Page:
Australian Foreign Minister Stephen Smith on Sunday asserted that “we have been working very hard with the Indian government” over the issue of safety of Indian students.
Speaking to the press on the eve of his five-day visit to India, Mr. Smith said Canberra was also “making the point to the Indian people that we condemn absolutely, any isolated attacks against students in Australia, whether they are Indians or from other countries.”
It is clear from the official transcript, as obtained, that Mr. Smith addressed Australia’s own domestic dimension, too, about India’s concerns. He said: “We have also been working very hard both with immigration and education authorities to ensure that there is rigour [of safety and standards] in the arrangements so far as Indian students coming to Australia is concerned.”
On the question of security for the Australian cricket team during their planned tour of India later this month, he said Canberra would make available to Cricket Australia “all of the relevant travel and other advice.” This was in line with the practice initiated “in recent times” and this was so “not just in the case of South Asia.” However, “just as my travel is a matter for my discretion, so that is a matter for the exercise of Cricket Australia’s discretion.”
About security in India for the Commonwealth Games next year, Mr. Smith, who will “inspect” the relevant “facilities” during his tour of India, said: “Planning, including security planning ... is a matter where Australia wants to [work] and is working closely in cooperation with India, as other Commonwealth countries are. But clearly, this is a matter which India has very high on its list. It wants to have successful Commonwealth Games; we certainly want that for India as well.”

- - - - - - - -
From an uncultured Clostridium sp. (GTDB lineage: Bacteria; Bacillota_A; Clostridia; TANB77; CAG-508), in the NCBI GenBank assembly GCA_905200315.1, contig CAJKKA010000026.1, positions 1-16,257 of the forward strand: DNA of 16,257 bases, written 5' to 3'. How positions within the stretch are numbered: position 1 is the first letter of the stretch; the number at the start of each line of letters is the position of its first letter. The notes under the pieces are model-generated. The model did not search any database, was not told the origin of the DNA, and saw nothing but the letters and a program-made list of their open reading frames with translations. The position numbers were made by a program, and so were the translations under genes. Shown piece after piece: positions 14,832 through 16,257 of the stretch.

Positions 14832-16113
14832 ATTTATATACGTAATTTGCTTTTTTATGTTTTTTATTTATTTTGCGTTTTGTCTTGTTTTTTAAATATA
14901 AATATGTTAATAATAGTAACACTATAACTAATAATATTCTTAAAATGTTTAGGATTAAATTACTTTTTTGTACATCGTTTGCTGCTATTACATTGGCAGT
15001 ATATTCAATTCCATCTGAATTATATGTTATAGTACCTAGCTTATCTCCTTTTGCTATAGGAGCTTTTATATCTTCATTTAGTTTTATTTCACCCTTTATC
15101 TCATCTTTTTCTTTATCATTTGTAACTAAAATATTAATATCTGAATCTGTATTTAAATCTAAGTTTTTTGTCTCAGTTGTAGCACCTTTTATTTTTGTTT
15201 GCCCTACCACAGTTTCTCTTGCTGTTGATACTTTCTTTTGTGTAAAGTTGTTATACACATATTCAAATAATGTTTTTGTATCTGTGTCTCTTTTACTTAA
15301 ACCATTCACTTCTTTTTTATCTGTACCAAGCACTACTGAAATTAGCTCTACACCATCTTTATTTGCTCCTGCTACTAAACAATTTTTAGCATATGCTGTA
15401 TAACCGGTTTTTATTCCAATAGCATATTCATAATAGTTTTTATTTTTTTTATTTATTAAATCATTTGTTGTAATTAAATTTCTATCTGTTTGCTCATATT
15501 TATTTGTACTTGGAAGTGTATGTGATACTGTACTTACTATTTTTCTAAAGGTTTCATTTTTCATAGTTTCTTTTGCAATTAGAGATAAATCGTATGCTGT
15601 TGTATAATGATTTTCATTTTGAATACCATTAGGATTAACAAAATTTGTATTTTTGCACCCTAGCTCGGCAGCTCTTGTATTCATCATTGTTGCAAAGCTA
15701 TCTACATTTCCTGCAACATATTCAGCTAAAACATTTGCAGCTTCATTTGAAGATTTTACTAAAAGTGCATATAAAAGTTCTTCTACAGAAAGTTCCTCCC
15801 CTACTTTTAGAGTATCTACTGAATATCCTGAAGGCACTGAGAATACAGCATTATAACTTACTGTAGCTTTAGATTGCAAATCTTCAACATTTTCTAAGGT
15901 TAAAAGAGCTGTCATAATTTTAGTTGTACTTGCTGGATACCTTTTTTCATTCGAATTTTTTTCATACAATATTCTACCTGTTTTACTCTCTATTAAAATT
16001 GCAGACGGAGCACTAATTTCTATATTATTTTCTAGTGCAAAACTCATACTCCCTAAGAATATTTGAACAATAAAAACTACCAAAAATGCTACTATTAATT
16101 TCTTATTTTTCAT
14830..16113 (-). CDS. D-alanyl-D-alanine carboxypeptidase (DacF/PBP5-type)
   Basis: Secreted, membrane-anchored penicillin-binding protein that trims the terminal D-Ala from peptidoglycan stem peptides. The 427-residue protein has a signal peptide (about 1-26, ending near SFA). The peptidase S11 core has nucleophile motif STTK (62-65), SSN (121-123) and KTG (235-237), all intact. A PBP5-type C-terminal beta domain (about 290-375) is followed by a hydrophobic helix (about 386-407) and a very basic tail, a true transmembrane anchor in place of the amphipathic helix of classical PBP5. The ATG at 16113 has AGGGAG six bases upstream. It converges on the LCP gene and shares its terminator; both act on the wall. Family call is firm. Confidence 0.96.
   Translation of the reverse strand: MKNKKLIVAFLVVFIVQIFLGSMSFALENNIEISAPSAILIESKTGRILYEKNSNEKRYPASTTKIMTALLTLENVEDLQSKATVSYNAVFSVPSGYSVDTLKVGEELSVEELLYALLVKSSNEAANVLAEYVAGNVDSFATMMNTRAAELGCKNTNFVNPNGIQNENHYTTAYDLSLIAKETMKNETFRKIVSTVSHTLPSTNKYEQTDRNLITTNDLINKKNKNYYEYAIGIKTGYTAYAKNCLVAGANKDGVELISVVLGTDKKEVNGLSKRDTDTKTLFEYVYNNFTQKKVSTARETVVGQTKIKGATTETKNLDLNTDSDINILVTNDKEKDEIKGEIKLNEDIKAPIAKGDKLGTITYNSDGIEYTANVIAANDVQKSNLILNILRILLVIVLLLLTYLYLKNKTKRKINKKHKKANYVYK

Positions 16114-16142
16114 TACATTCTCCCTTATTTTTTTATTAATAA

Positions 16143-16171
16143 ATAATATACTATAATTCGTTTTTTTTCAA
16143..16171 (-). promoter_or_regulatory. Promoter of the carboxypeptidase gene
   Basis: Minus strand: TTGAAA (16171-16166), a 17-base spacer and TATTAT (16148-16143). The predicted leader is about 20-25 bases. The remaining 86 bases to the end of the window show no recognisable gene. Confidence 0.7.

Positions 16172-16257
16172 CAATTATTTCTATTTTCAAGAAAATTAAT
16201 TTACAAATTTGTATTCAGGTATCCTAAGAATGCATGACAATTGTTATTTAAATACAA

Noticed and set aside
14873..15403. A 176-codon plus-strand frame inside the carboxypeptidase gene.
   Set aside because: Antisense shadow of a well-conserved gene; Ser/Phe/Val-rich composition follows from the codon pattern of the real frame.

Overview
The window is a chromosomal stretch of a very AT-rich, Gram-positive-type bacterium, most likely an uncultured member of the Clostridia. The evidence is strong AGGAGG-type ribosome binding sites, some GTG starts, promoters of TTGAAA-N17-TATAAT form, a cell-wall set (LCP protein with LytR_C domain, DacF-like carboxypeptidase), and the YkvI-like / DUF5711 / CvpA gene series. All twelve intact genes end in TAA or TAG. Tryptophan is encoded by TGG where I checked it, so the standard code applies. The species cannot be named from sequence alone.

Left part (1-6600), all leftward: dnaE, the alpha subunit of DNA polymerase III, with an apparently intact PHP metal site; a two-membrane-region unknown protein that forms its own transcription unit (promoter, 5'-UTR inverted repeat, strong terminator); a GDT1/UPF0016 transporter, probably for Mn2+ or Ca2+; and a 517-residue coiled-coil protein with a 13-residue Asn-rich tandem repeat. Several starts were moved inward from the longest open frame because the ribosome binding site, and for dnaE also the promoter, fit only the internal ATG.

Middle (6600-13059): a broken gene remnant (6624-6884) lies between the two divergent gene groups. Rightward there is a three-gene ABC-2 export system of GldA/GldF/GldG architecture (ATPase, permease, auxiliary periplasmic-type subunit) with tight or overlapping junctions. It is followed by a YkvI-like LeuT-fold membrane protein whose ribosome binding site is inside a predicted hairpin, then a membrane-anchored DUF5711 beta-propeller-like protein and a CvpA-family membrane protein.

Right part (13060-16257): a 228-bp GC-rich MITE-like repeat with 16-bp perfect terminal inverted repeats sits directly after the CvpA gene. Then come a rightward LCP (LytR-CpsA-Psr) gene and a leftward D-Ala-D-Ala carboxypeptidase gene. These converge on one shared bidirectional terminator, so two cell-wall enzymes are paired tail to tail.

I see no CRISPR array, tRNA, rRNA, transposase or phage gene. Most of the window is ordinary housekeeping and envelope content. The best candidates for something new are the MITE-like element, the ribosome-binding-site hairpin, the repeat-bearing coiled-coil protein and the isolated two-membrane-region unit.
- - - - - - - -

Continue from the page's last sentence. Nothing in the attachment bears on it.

In a separate media statement on his visit to India for the sixth round of Australia-India Foreign Ministers’ Framework Dialogue, he said the two sides “will discuss advancing bilateral, regional, and international cooperation.”
He identified three dimensions of cooperation that would define the political ambience of this dialogue. India and Australia were “both members of the G20 (Group of 20),” now recognised as a global forum on economic issues. Also, the “strong people-to-people links” between Australia and India “are increasing.” On another front, he cited defence cooperation, counter-terrorism, and nuclear non-proliferation as the strategic dimension of closer cooperation.
He did not, however, say whether the talks would cover any new initiative on the issue of Australia’s disinclination to sell uranium to India.
Besides holding talks with External Affairs Minister S. M. Krishna and Home Minister P. Chidambaram in New Delhi, Mr. Smith will travel to Mumbai for an interaction with top Reserve Bank of India officials.